“AEPi exists to provide its members with deep and transformative friendships within a context that strengthens Jewish identity, hones leadership skills, teaches philanthropy and inculcates an abiding commitment to the Jewish people and the State of Israel,” said Los Angeles County Deputy District Attorney Elan Carr, an active alumnus and a past international president of the fraternity. “Through this impact, AEPi brothers, both students and alumni, become force multipliers for Jewish leadership and for the future of our Jewish community.”
Other attendees included AEPi Executive Director Andrew Borans, conservative pollster Frank Luntz, Rep. Eliot Engel (D-N.Y.), Jewish Journal President David Suissa, Israeli American Council Chairman Adam Milstein, and Israeli-American philanthropists Shawn Evenhaim and Naty Saidoff.
“The strength and significance of our fraternity was seen every day,” Borans said. “I’ve never been more proud to be an AEPi brother.”
Sam Forman, an incoming UCLA junior who attended the conference, said, “I was able to make connections with undergraduate brothers from around the world, and I connected with potential employers and alumni at the career day job fair.”
— Mati Geula Cohen, Contributing Writer
About 50 people turned out Aug. 20 for “Bagels on the Boardwalk,” a walking tour of sites of Jewish significance in Venice Beach, including the Israel Levin Senior Center, Mishkon Tephilo and the Pacific Jewish Center (PJC).
Stephen Sass, president of the Jewish Historical Society of Southern California, and Jeremy Sunderland, a board member of the organization, each led groups on tours of the three locations. At the Israel Levin Senior Center, which operates in a building owned by The Jewish Federation of Greater Los Angeles and offers programs coordinated by Jewish Family Service of Los Angeles, the attendees enjoyed a breakfast of bagels, coffee and orange juice before watching the Academy Award-winning documentary “Number Our Days.”
The Whizin Center for Continuing Education of American Jewish University organized the sold-out event. As they moved from site to site, participants took in the bustling activity of the Venice boardwalk on a Sunday morning.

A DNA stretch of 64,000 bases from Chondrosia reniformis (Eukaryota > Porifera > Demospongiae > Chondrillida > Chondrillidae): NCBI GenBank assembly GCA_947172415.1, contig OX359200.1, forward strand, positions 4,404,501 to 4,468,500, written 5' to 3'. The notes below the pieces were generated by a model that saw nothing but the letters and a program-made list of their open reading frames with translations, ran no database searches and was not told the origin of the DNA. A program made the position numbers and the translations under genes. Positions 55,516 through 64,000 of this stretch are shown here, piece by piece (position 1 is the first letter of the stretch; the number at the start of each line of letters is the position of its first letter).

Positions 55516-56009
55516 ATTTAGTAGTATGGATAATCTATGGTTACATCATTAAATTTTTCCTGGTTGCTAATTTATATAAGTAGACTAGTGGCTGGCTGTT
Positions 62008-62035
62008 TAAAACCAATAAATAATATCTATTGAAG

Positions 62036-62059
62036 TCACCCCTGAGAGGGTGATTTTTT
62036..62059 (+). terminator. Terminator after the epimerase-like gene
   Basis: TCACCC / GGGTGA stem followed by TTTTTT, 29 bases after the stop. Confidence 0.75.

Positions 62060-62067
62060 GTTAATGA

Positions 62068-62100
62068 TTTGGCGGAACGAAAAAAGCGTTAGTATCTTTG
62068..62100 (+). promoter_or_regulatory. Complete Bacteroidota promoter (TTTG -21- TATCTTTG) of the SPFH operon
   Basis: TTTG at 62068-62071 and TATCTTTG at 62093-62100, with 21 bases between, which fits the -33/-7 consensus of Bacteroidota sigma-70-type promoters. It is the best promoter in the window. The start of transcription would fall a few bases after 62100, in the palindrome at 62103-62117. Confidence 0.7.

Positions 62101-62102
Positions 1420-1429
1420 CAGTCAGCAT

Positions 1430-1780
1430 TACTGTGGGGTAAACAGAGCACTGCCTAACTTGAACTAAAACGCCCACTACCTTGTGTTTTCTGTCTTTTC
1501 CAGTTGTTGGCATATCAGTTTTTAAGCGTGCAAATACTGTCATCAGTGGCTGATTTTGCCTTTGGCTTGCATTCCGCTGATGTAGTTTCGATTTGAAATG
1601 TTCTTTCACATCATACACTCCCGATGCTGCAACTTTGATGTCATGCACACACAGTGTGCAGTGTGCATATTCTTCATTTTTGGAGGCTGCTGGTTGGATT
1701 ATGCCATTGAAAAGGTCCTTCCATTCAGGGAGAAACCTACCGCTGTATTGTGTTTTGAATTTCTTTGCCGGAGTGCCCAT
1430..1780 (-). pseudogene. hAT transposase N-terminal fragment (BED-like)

Speakers included Mishkon Tephilo Rabbi Gabriel Botnick, Mishkon Tephilo President Melissa Tarsky, PJC Executive Director Joanne Feldman and Milton Simon, a PJC congregant. PJC is an Orthodox shul that for 40 years also has been known as Shul on the Beach.
Sass, an attorney for HBO, said the future is bright for the Jewish community in Venice.
“It’s kind of an electric time to be here,” he said.
Ariel Wexler was honored as the Summer 2017 Segil Farm and Garden Fellow at Shalom Institute during the second session of Camp JCA Shalom on July 9 in Malibu. The fellowship, funded by Shalom Institute board member Dr. Clive and Larraine Segil, provides a hands-on learning experience about sustainable organic farming infused with Jewish teachings.
Wexler spent the summer sharing her passion for and knowledge of urban farming, Judaism and the environment with hundreds of Camp JCA Shalom campers. She is a graduate of UC Santa Cruz, where she majored in environmental studies with a focus on sustainable agriculture and a minor in Jewish studies.
The Segils own The Little Farm in Encino, and each summer they donate $5,000 to ensure that a staffer is hired to further environmental education and sustainability through a Jewish lens. As a fellow, Wexler’s responsibilities include supervising the summer Shemesh Organic Farm program.
“We are grateful to the Segil family for their ongoing commitment to Shalom Institute’s Shemesh Organic Farm and the establishment of the Segil Farm Fellowship. Ariel was an excellent choice — we learned from each other and could see the impact she had on Camp JCA Shalom campers,” said Shalom Institute Executive Director Rabbi Bill Kaplan.
“The Segils’ generosity enables us to strengthen what we do, grow our farm and educational programs on the environment, which impact thousands of campers and adults who participate in Camp JCA Shalom and the Institute’s year-round programs.”
— Virginia Isaad, Contributing Writer